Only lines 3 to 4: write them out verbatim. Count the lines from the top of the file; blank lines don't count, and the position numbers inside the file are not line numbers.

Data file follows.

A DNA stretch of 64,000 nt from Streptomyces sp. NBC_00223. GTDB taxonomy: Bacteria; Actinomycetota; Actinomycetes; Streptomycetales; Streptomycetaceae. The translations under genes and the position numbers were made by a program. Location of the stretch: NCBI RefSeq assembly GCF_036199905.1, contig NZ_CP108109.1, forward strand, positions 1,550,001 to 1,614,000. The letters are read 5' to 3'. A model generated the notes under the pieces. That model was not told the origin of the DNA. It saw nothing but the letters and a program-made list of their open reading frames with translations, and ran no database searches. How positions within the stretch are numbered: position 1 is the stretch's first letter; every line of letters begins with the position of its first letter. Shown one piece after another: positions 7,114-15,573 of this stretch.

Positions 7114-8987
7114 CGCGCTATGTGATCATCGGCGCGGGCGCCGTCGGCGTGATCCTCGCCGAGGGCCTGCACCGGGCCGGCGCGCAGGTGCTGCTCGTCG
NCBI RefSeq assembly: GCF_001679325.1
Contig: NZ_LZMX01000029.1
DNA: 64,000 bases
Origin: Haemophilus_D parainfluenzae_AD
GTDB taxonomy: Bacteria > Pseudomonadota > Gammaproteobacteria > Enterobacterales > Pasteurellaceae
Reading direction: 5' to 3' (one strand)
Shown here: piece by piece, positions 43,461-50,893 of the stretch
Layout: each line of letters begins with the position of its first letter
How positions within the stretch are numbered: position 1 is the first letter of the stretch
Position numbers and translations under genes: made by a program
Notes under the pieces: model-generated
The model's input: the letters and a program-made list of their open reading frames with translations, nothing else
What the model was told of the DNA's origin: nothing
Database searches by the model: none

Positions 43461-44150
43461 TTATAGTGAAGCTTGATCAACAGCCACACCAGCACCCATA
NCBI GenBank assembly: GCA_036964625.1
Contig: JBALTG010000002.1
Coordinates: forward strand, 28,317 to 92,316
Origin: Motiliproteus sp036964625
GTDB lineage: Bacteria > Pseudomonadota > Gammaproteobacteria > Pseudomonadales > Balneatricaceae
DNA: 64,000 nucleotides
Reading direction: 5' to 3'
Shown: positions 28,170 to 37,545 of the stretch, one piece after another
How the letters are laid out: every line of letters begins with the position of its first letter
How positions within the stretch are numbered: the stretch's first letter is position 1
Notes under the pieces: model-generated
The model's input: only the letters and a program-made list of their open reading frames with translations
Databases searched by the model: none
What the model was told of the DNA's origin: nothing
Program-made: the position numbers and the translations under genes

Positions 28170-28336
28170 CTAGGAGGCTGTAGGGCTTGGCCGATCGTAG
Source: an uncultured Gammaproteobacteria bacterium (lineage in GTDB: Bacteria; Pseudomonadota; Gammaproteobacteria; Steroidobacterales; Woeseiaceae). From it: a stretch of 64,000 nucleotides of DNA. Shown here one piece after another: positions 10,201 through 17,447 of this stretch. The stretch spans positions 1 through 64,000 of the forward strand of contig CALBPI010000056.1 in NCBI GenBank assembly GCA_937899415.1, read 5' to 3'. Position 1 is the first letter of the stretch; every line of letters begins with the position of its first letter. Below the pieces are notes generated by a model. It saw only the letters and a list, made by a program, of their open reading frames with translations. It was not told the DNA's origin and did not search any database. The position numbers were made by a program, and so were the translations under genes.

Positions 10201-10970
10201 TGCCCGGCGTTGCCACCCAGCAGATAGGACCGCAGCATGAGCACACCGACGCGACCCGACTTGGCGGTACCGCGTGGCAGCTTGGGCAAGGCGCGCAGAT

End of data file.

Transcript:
7114 CGCGCTATGTGATCATCGGCGCGGGCGCCGTCGGCGTGATCCTCGCCGAGGGCCTGCACCGGGCCGGCGCGCAGGTGCTGCTCGTCG
NCBI RefSeq assembly: GCF_001679325.1